Find a Walk
Post a Walk
Find a Guide
Forest Bathing. Shinrin-Yoku
Take a moment to let go of all of your worries and the busy world around you – start to soak in the beauty of nature and the forest. Soon, you will find an abundance of joy and healing. Forest bathing is translated from the Japanese practice of shinrin-yoku, which means bathing in the forest atmosphere, or taking in the forest through our senses. It is simply being in nature and connecting with it through our sense of sight, hearing, taste, smell and touch. Experience a Forest Bathing walk first hand and enjoy its multitude of potential health benefits, including reduced stress, boosted immune system, improved mood and lowered blood pressure. Just to name a few!
Health Benefits of Forest Bathing.
These benefits are derived from the essential oils given off by trees and plants into the forest atmosphere. These oils are called phytoncides and have antimicrobial and antifungal properties.
The phytoncides not only protect the trees from harmful germs and insects, they also protect humans. Studies have shown that these oils can boost immune system functions, fight disease and reduce stress – the effects can last for more than 30 days.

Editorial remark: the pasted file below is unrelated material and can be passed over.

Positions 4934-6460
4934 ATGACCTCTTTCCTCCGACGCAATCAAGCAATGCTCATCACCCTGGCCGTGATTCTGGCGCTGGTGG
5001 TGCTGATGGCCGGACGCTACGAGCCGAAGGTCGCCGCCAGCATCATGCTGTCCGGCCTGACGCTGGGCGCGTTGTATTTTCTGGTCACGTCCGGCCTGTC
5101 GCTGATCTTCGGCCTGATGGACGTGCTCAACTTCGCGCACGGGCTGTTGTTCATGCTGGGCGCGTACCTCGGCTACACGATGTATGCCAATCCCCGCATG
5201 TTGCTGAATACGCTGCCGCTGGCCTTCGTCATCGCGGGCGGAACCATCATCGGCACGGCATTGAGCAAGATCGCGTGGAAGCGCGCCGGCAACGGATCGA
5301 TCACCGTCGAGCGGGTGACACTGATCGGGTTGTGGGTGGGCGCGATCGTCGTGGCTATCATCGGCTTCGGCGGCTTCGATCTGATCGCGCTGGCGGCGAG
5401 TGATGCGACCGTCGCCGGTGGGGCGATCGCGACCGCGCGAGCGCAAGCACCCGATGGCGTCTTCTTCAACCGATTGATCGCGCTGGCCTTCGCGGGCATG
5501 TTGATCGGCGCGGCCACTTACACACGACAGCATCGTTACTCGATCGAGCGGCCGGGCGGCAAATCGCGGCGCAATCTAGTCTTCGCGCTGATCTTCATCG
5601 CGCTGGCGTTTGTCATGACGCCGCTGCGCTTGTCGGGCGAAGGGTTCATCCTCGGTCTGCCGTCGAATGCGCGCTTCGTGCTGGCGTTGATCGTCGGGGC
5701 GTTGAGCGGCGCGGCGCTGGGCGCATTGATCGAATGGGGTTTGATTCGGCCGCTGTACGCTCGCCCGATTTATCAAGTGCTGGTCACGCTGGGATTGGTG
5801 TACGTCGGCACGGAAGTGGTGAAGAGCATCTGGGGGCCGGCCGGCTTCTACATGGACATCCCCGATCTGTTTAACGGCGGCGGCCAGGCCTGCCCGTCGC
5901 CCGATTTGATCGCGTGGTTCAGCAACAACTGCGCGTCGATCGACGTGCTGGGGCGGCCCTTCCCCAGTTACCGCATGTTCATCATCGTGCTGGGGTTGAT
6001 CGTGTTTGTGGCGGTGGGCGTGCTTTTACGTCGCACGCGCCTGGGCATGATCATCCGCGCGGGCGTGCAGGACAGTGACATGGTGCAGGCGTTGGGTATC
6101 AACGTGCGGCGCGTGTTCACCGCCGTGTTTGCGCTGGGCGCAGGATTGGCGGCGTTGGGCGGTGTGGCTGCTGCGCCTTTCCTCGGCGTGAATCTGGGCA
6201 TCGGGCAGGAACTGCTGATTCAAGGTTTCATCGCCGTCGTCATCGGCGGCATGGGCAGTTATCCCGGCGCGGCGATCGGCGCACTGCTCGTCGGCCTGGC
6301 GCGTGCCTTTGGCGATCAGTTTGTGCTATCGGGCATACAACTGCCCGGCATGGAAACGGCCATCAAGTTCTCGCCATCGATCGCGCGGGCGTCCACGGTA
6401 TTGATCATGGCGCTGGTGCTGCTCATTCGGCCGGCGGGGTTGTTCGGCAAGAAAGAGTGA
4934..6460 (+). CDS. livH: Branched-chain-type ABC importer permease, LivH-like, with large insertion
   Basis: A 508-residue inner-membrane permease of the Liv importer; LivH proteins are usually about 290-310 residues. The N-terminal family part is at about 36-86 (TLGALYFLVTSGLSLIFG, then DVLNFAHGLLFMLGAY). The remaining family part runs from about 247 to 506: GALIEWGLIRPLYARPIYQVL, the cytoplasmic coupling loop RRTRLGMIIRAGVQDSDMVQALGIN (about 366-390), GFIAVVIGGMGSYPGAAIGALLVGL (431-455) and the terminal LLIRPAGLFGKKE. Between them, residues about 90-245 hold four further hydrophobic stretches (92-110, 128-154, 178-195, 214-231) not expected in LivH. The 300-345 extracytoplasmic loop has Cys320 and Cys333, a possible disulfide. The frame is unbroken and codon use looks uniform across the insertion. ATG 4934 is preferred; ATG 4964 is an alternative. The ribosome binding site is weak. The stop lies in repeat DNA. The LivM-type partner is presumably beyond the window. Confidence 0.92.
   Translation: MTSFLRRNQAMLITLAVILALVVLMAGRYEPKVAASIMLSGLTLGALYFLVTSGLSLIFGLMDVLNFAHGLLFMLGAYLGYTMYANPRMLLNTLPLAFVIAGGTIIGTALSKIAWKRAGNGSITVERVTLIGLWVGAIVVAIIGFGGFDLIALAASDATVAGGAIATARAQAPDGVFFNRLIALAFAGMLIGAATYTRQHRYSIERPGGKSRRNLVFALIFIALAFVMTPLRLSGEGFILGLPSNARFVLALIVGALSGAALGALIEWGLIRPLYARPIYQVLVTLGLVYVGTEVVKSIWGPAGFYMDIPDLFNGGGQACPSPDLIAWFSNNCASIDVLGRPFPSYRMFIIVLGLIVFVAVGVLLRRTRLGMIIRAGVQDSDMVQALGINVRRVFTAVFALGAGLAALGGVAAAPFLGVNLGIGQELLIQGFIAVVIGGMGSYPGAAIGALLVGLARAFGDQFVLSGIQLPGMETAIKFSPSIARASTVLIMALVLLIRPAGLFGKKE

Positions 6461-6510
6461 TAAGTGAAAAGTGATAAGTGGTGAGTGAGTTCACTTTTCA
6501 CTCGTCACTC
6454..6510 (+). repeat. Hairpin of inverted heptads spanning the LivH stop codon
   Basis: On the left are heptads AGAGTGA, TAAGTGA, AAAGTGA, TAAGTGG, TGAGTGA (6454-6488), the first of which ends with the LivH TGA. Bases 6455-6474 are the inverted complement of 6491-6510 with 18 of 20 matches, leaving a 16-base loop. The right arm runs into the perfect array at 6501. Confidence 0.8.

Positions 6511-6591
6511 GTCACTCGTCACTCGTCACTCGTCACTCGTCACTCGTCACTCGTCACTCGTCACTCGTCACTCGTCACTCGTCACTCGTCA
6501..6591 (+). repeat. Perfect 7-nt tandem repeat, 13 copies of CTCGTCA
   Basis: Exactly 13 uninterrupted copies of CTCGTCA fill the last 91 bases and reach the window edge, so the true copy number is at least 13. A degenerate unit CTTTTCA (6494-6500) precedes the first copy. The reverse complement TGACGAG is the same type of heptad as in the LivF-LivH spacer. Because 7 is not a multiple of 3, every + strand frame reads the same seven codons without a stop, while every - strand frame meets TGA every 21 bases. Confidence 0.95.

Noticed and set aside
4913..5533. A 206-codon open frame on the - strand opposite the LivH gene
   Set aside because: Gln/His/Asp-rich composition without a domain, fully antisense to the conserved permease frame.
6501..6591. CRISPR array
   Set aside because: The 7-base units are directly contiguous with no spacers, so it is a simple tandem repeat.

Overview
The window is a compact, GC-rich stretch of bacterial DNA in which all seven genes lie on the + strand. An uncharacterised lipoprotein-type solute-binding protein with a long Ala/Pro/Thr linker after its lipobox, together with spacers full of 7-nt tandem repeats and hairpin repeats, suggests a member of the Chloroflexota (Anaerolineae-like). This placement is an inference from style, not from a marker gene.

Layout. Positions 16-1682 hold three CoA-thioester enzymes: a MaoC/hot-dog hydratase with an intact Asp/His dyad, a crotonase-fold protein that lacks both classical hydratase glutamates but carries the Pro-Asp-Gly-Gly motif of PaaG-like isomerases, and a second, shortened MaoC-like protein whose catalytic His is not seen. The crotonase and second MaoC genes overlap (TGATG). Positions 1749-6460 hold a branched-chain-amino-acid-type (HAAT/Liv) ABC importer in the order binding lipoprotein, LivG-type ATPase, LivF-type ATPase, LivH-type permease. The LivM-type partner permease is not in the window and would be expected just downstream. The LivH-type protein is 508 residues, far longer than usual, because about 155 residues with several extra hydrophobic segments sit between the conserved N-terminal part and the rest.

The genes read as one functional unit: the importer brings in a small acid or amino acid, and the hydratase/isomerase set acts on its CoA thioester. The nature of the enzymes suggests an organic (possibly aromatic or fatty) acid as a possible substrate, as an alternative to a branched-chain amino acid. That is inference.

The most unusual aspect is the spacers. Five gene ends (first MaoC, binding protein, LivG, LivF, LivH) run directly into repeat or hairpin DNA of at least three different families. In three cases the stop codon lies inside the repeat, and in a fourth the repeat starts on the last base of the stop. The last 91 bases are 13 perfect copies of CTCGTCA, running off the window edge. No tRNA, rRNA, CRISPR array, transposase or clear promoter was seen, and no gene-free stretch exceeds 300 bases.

Some of the benefits you can expect may include…
Extensive research has proven that phytoncides increase the Natural Killer (NK) cells in the body. These are white blood cells that bind to tumor cells and virus-infected cells and kill them. Increased NK cells have been shown to enhance your body’s immune system.
Under stress the body releases the hormone cortisol which dampens the immune system and makes us prone to heart and metabolic diseases. Studies have shown a decrease in the level of cortisol after a walk in the forest.
Boosts Immune System
Phytoncides increase the balance between the sympathetic nervous system (fight or flight) and the parasympathetic nervous system (rest and digest) that lowers blood pressure and heart rate.
Studies conducted after a Forest Bathing walk have also shown a decrease on scores for anxiety, depression, anger and fatigue and an increase in scores for short term memory attention and problem solving.
Improves Your Mood
Frees Up Your Creativity
David Strayer, a psychology professor at the University of Utah, showed in a research study that participants saw a 50% improvement in creative problem solving after three days immersed in nature with all access to modern technology removed.